AmericanSage

Saturday, May 13, 2006

What The NSA Polls Neglect

This from Newsweek: "President Bush tried to reassure the public this week that its privacy is 'fiercely protected,' and that 'we‚’re not mining or trolling through the personal lives of innocent Americans.' Nonetheless, Americans think the White House has overstepped its bounds: 57 percent said that in light of the NSA data-mining news and other executive actions, the Bush-Cheney Administration has 'gone too far in expanding presidential power.' That compares to 38 percent who think the Administration's actions are appropriate."

What on earth do "most Americans" know about expanding presidential power? What on earth do "most Americans" even know about the Constitution? "Most Americans" know what the talking points of political operatives, media outlets and polling consultants prompt them with. If Americans are concerned about the government's reach into their personal lives, perhaps they should complain about the fact these processes, like the spy programs, are quite legal.

How concerned are we, really, about privacy? Any phone call we make to any major company is recorded. Websites and traffic counters log IPs and system specs. We give our social security numbers out like candy and we use our credit cards for everything. The point is that we're already being tracked by Big Business and when they tell us its for improved costumer service, we believe them. Being safe and terror free ought to rank a little higher than customized, cookie-enabled online experiences in our hierarchy of priorities. Apparently, it does not.

Please.

12 Comments:

Anonymous Jon said...

Most Americans don't know squat about the Constitution. Sad. I don't like pen registers. However, they don't violate the 4th. Spy programs legal? You're going to need to justify that. The president ignoring statutes is legal? The arguments put forth are quite weak. Supporters of the unitary executive are going to support the executive's rationale. Hopefully, others won't be so supportive. Nixon engaged is similar conduct. He finished out his term, right?

How does trolling millions of Americans' phone numbers make us safer? It seems like a huge net is catching all our information when only a few are likely to be involved. They must have some known suspects, otherwise they don't have a starting point. With no person to start with all they have are a bunch of phone numbers, if you believe them(I don't). A bunch of phone numbers are useless unless linked to personal information about the person. So they should focus on the known suspect and only concern themselves with his/her associates, not millions of Americans.

I only use credit cards and the like when I don't care about Big Business knowing. When I don't want then to know what I am doing, I use cash.

2:10 AM  
Anonymous a.s. said...

As for the legality of the spy programs, I'm going to believe the NSA lawyers on that one, partly because they're watching.

Seriously, though, the latest leaks on this say that DeadEye pushed hard for expanded spy powers because of his firm belief in executive authority (fostered while he was Chief of Nixon's staff) and NSA lawyers pushed hard back. Bush asked Hayden if there was anything more we could be doing under the current laws, and Hayden put together the program now in question. The NSA lawyers approved, but who knows if that was because they actually thought the program was legal (that's the spin) or because they were eager to chalk up an agency victory over an overzealous VP.

All that aside, I firmly believe there are things the government is authorized to do under legal statutes and provisions that are themselves kept secret from the general public until occasions like these. Technically speaking, legal might not always equate with "public." I imagine there are secret orders that follow classified legal provisions that we only hear about when we need to. Over the next few weeks these previously obscure provisions will start to circulate and the Administration will be vindicated. That's my hunch.

I agree that trolling millions of phone numbers doesn't get us any closer to safety, but I am saying that the information the government is collecting is really no different, in practical terms, than information Big Business already has. Coordinating this information should help the war effort, especially, like you noted, with regard to specific suspects. I understand that that’s what warrants are for, but like I said, I’m taking it for granted that there are many, many levels of “legal” most of us will never know anything about.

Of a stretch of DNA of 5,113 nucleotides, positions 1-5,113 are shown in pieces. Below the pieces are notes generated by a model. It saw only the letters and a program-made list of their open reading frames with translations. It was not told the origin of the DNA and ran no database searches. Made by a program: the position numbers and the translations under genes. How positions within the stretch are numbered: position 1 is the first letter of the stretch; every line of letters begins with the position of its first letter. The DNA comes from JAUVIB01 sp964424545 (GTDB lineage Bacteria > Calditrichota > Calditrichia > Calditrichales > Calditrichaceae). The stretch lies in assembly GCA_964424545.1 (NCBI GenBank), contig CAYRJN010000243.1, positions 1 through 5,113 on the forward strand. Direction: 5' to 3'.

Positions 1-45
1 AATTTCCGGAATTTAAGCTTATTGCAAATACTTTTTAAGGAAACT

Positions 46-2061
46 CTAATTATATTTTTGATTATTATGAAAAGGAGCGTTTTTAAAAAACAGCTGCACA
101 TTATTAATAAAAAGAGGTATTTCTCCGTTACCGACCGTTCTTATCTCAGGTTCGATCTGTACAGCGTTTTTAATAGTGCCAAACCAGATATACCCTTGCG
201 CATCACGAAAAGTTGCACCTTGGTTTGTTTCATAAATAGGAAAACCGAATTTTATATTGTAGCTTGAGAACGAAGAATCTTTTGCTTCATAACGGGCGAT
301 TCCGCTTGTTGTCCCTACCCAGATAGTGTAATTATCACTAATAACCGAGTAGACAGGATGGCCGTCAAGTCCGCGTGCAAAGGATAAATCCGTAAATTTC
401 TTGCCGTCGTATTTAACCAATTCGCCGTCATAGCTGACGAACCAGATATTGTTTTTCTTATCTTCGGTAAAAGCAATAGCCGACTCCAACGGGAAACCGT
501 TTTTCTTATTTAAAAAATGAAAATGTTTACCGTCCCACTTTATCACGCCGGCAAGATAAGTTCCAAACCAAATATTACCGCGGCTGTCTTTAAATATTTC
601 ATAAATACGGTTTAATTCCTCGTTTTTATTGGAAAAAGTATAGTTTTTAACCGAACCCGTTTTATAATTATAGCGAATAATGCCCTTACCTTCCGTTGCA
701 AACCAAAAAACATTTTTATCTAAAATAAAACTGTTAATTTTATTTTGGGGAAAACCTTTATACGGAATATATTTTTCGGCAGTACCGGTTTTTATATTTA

Of course there’s also the possibility that I’m a Straussian, too. Chalk any doubletalk and faulty logic up to that.

2:52 AM  
Anonymous a.s. said...

I forgot to mention the reason why I keep saying none of this is news: it's been the stuff of urban legend since long before 9/11 and really shouldn't surpise anyone. That doesn't make it legal (but see above). Maybe I'm just paranoid, but I find it hard to believe that anyone in the information age could actually be shocked by any of these measures or hasn't been taking them for granted for some time.

3:09 AM  
Anonymous Chad Hogg said...

Indeed, I generally assume a complete lack of privacy. I pay with credit cards whenever possible, because the benefit of receiving a monthly statement informing me where I spent my money outweighs the detriment of having that information available to others as well. I am sure there is a record of me visiting the American Sage this morning, and it would not surprise me to find that all of the email messages I have ever written are in storage somewhere. That doesn't mean I think such surveillance is right and proper, it just isn't high on my list of things to crusade about.

Expanding the power of the Executive branch is nothing new; it seems to be precedent that each President take a bit more control than the previous since the beginnings of the nation. This is not surprising; everyone wants to be able to do their job effectively, even if that means cutting away some red tape that exists for good reason.

What I actually meant to comment about is the issue of whether or not trolling massive amounts of unfocused data such as telephone calls can be useful. The answer is an unequivocal "yes". Data mining is a field of computer science peripherally related to my research interests, in which useful patterns may be extracted from enormous, seemingly useless data. There is a research lab at Lehigh working on exactly this type of application, although in their case it is for deterring more traditional crime. I do not know what types of patterns in telephone calls are indicative of terrorist activity, but I have no doubt that such information can be found from this type of data collection. Whether or not it is necessary or the benefit is greater than the privacy risk for citizens is another matter, and one that I am not qualified to debate.